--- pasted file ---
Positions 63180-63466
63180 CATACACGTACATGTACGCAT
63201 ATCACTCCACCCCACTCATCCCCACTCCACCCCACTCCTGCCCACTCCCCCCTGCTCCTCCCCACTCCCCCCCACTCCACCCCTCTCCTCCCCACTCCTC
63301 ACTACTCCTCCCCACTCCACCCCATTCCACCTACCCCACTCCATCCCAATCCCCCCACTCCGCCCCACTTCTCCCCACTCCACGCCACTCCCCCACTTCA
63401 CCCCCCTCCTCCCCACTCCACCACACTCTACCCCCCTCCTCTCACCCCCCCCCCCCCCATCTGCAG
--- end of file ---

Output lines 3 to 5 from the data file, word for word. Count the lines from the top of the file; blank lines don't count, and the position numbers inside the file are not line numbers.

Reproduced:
63201 ATCACTCCACCCCACTCATCCCCACTCCACCCCACTCCTGCCCACTCCCCCCTGCTCCTCCCCACTCCCCCCCACTCCACCCCTCTCCTCCCCACTCCTC
63301 ACTACTCCTCCCCACTCCACCCCATTCCACCTACCCCACTCCATCCCAATCCCCCCACTCCGCCCCACTTCTCCCCACTCCACGCCACTCCCCCACTTCA
63401 CCCCCCTCCTCCCCACTCCACCACACTCTACCCCCCTCCTCTCACCCCCCCCCCCCCCATCTGCAG